This is the second of three installments in Yahoo Life's Unapologetically Paulina video series with Paulina Porizkova.
I remember somebody once asked me, "How did you feel when you walked into a room and everybody would just be mute in your presence? How did it feel to be so beautiful and to be acknowledged for being this?" And that kind of visibility is also kind of a burden, obviously, because God forbid you walk into a room and trip, God forbid you walk into a room and throw up... it's like everybody's watching you.
But when I was a full-time model, the competition was always between me and other models — not that I competed, and not that they competed, but other people will always pit against another. So you'd walk into a room and you'd instantly be compared to all your peers — sometimes positively, and sometimes negatively. So it was the kind of visibility that always draws immediate judgments of the mathematics of what you look like, and then also what your character is like based on the way you look.
You have to have a pretty good dose of self-confidence to be able to withstand that kind of scrutiny. I think most of us models always felt a little insecure walking into a room where we were supposed to be the most beautiful girl in the room, because the expectations are so high. There's no way to really meet them.
It sounds odd to say, but at 56, I do miss some of that attention. There's a sense of power that comes with it. It's a little bit like flashing a black American Express card; it's obvious, it's a little vulgar, but it works.
My invisibility in my marriage [to Ric Ocasek, whom she married in 1989 and separated from in 2017, two years prior to his death at age 75] coincided with my general invisibility in the world. It's an age-related thing in society, and for my marriage, I guess to a certain extent, it might also have been an age-related thing. I was never very clear on what happened, like why I suddenly became invisible to my husband — that was never explained to me, and that's one of the reasons our marriage couldn't move forward and couldn't remain.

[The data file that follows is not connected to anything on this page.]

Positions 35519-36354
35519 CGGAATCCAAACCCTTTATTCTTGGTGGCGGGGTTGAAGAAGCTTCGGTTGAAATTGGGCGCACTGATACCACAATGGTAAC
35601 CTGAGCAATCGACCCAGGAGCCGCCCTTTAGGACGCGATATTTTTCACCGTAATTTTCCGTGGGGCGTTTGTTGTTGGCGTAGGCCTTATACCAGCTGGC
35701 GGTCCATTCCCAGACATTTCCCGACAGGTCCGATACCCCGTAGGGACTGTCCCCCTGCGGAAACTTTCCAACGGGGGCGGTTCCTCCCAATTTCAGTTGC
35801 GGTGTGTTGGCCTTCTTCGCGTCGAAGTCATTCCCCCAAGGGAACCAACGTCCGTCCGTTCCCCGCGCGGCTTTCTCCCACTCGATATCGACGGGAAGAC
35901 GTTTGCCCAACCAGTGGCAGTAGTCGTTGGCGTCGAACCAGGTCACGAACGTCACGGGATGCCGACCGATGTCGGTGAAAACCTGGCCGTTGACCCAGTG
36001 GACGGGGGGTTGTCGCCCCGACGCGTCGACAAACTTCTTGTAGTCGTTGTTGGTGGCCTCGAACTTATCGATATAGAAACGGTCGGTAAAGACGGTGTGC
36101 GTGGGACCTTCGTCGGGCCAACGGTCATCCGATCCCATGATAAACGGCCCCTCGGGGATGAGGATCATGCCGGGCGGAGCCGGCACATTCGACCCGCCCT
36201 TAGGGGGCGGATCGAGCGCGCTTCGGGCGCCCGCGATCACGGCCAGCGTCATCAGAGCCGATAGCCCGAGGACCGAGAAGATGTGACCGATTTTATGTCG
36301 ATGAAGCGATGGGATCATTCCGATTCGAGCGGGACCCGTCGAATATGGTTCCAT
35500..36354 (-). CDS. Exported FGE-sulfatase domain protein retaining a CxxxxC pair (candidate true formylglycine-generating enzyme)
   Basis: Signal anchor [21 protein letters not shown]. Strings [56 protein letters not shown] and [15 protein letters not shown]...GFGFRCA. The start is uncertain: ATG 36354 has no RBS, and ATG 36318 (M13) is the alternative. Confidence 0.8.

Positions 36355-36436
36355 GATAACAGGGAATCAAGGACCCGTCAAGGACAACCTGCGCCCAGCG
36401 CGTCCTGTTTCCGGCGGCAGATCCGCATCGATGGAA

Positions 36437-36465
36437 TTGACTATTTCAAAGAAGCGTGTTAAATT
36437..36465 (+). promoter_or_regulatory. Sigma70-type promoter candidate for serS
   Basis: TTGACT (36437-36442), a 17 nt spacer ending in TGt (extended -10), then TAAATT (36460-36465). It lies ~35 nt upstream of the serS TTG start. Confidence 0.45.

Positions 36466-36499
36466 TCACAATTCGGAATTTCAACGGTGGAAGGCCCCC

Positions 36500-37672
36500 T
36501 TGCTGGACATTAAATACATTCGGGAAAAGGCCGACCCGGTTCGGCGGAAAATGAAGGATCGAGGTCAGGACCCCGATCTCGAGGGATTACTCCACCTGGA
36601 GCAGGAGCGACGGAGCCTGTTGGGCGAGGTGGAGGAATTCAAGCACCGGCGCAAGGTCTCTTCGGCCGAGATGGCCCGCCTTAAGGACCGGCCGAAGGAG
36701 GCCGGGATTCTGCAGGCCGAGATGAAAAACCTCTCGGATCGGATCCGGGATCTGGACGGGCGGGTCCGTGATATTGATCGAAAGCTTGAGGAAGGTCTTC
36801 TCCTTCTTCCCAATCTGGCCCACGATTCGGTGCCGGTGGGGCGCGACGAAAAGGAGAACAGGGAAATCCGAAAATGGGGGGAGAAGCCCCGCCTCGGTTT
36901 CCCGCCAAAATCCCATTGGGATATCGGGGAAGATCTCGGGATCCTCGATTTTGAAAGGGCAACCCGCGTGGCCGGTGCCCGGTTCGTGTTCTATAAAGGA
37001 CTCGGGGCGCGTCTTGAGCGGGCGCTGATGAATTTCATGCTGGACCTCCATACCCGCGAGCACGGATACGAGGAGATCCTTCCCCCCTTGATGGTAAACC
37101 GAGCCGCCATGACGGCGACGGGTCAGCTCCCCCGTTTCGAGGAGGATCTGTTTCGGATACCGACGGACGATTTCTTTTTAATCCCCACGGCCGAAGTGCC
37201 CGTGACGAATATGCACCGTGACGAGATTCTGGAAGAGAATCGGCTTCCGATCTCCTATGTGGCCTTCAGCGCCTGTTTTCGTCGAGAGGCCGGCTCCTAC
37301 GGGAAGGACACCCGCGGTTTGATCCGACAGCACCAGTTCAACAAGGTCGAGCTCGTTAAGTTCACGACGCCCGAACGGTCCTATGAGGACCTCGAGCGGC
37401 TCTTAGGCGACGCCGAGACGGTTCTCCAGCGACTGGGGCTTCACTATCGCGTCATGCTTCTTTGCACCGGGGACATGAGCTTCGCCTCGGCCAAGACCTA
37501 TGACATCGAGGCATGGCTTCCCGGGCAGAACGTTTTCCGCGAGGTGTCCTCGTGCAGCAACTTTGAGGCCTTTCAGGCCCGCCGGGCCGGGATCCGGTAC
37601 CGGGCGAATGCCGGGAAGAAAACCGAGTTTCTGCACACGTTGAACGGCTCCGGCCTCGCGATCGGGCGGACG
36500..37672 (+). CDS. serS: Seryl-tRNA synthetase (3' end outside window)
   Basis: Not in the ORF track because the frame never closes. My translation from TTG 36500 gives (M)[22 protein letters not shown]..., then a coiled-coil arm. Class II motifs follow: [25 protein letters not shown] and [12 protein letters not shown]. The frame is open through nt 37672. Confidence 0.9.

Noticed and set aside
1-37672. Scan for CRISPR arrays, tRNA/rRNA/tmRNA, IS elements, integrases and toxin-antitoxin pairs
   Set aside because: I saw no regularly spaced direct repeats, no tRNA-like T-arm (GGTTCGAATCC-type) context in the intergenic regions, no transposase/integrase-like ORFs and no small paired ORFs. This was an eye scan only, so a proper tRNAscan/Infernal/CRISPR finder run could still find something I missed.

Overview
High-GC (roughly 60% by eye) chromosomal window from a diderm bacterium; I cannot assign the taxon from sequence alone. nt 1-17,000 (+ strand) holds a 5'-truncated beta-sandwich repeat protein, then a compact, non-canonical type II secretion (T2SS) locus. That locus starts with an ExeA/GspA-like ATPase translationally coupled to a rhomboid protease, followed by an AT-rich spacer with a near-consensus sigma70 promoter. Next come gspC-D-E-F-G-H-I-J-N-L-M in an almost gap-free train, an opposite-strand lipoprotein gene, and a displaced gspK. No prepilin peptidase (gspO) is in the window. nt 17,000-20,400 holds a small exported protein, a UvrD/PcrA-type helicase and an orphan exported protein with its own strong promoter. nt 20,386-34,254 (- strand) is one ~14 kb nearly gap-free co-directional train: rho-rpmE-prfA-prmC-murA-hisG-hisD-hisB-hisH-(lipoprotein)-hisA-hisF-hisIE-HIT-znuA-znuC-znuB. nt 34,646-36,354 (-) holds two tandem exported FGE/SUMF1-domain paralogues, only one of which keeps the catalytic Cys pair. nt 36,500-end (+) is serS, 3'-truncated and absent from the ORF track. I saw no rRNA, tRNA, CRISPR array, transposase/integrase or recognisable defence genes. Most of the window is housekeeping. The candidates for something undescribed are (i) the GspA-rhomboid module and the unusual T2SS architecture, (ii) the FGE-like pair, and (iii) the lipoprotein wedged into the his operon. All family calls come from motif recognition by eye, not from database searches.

I often use the hashtag #BetweenJLoandBettyWhite on my Instagram posts. Jennifer Lopez may only be just a few years younger than me, but you're talking about a woman who is 51 and looks 30, and is incredible gorgeous and sexy and absolutely viable as a woman — everyone can agree that she's hot. And then Betty White is just adorable and charming and so funny and we just love her because she's such a firecracker at her age. And in between the two of them, there's nobody. So you either have the middle-aged woman that looks incredible and doesn't look her age, or the truly older woman that absolutely looks her age, but doesn't act her age. There's no celebration of actual age.
I think I look more like my age, so for me to do a provocative shot, where you can see the ropes in my neck — which I actually like, I think they're cool — and you see my wrinkles and quite often I don't wear any makeup, it's me trying to incorporate the fact that I look 56 with the fact that I can still look good, rather than look younger. I don't think I look younger.
Of course, sharing these photos on social media stirs up some attention, and you always have some negatives in there. That comes with it. I think anybody that's a half-way celebrity is pretty accustomed to being a target for fire at some point or another. As a matter of fact, this morning, I had this one troll said I was just a "has-been model." You get that sort of thing all the time, and that's OK. If I put myself out there as a public figure, and I decide to accept all the positive comments, then I also have to accept the negative comments too. It's just par for the course.
There's a magazine cover coming out that I think is going to grab some attention — but as everything goes, 24 hours and it's over. But I do like to provoke, because provoking means I provoke a conversation and I find that this invisibility of mature women is kind of like the last thing on the burner. Body positivity has really kicked in. We're free to celebrate all sizes. We're much better at diversity; when I started modeling that didn't exist. But when it comes to age, the older woman is still invisible. You're only visible if you don't look your age. I am trying to look my age and be visible, and I think the only way I can achieve that is actually by being provocative.
—Video produced by Stacy Jackman
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